New Study: Water, Grazing, and a Threatened Amphibian – Oregon Spotted Frog

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A new study in the Klamath Marsh National Wildlife Refuge in south-central Oregon examines how Oregon spotted frogs use habitat in grazed areas, and will evaluate seasonal water quality and sediment conditions in response to grazing.

Multiple amphibians of conservation concern, including Oregon spotted frogs (OSF), use habitats that are grazed in the western United States. OSF are highly aquatic and have declined in much of their historic range, prompting a need to understand how grazing relates to their status and recovery. Information about grazing effects on OSF and their habitat is mixed. USGS researchers are examining how OSF use habitat in grazed areas in the Klamath Marsh National Wildlife Refuge in south-central Oregon, and evaluating seasonal water quality and sediment conditions in response to grazing. USGS researchers are also documenting the response of adult OSF to cattle movement and proximity. Information will help federal and private land managers evaluate and implement grazing while maintaining habitat for OSF and other amphibians.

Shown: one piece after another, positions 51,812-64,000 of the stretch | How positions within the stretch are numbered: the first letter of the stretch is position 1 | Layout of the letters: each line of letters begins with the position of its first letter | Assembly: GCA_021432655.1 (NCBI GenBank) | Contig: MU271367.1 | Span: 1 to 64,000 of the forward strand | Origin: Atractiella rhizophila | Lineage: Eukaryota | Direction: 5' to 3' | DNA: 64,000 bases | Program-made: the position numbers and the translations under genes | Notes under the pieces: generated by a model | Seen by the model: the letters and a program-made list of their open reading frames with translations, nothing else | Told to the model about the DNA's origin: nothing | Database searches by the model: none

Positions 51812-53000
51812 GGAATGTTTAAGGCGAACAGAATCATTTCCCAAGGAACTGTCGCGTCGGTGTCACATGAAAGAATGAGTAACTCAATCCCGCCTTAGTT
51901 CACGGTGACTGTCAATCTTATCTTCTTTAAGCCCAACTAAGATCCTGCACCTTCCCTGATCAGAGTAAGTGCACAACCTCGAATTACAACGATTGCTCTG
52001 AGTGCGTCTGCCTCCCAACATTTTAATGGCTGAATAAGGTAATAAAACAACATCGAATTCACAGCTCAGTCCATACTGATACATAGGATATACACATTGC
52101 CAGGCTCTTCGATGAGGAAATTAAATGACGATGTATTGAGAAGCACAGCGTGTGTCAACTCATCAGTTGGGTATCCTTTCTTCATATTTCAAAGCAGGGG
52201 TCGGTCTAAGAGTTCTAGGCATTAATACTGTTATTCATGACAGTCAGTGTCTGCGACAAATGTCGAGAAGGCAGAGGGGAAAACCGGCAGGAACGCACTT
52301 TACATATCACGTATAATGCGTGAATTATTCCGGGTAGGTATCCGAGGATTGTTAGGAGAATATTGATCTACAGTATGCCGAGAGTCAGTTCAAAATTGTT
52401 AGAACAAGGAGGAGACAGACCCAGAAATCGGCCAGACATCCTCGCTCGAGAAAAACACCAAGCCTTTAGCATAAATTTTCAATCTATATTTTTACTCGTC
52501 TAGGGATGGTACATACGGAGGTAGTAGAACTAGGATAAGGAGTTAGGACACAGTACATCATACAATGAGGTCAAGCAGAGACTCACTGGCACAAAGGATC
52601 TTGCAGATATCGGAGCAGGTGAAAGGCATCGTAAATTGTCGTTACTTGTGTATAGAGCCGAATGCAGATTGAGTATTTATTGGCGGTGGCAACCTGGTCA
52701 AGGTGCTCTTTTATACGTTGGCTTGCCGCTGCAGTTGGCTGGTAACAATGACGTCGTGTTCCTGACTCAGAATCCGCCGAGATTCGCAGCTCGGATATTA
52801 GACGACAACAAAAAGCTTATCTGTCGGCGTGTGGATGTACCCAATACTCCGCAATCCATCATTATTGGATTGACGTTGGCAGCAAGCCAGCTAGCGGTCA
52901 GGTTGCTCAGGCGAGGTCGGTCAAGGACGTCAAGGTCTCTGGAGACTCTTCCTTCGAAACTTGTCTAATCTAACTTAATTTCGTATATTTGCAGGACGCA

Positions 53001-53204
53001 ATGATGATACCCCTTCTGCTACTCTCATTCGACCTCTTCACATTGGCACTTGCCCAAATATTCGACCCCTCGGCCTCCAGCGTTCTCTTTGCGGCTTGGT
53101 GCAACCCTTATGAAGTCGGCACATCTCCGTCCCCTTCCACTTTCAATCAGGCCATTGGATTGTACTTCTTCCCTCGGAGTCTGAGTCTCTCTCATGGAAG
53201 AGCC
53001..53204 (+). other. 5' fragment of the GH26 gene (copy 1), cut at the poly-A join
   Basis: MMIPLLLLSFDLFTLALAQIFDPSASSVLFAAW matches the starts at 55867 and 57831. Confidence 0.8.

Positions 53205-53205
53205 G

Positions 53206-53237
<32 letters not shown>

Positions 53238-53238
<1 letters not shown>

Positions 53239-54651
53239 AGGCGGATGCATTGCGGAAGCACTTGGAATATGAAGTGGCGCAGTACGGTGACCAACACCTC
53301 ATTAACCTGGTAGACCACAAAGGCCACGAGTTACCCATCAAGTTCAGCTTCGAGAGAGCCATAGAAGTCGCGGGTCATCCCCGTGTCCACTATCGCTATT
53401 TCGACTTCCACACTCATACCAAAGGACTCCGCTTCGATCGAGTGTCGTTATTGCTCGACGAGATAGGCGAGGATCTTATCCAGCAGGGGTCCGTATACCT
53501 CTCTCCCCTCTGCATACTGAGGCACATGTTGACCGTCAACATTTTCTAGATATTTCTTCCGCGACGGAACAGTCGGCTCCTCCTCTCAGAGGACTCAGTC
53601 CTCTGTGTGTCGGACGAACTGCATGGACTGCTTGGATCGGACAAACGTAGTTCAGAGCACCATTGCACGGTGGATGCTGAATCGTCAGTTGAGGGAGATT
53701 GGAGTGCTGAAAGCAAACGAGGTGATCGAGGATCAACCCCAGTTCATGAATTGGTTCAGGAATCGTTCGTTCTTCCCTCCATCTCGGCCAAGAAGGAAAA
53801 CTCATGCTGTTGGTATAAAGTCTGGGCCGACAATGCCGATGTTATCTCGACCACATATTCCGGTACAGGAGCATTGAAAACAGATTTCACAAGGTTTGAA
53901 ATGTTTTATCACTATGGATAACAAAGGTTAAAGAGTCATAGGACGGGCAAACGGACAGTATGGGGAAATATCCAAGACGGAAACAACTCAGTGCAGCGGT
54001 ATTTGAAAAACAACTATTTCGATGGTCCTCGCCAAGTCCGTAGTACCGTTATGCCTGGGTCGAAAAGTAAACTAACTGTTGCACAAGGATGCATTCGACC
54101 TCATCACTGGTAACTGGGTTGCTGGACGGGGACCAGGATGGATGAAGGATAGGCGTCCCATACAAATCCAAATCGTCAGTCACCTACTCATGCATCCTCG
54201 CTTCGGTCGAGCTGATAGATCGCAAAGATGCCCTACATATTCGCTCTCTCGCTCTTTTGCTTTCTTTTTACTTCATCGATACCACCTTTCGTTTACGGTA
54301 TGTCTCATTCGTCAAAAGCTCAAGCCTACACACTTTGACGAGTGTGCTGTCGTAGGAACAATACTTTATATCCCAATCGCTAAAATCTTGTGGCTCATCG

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Date published: September 20, 2017
Status: Active

Herpetological Research Team (FRESC)

The Herpetological Research Team focuses on issues related to conservation and management of amphibians and other aquatic and semi-aquatic species. Among our current studies are effects of invasive species, disease, and land use change on the dynamics of amphibian communities to inform conservation and management decision making.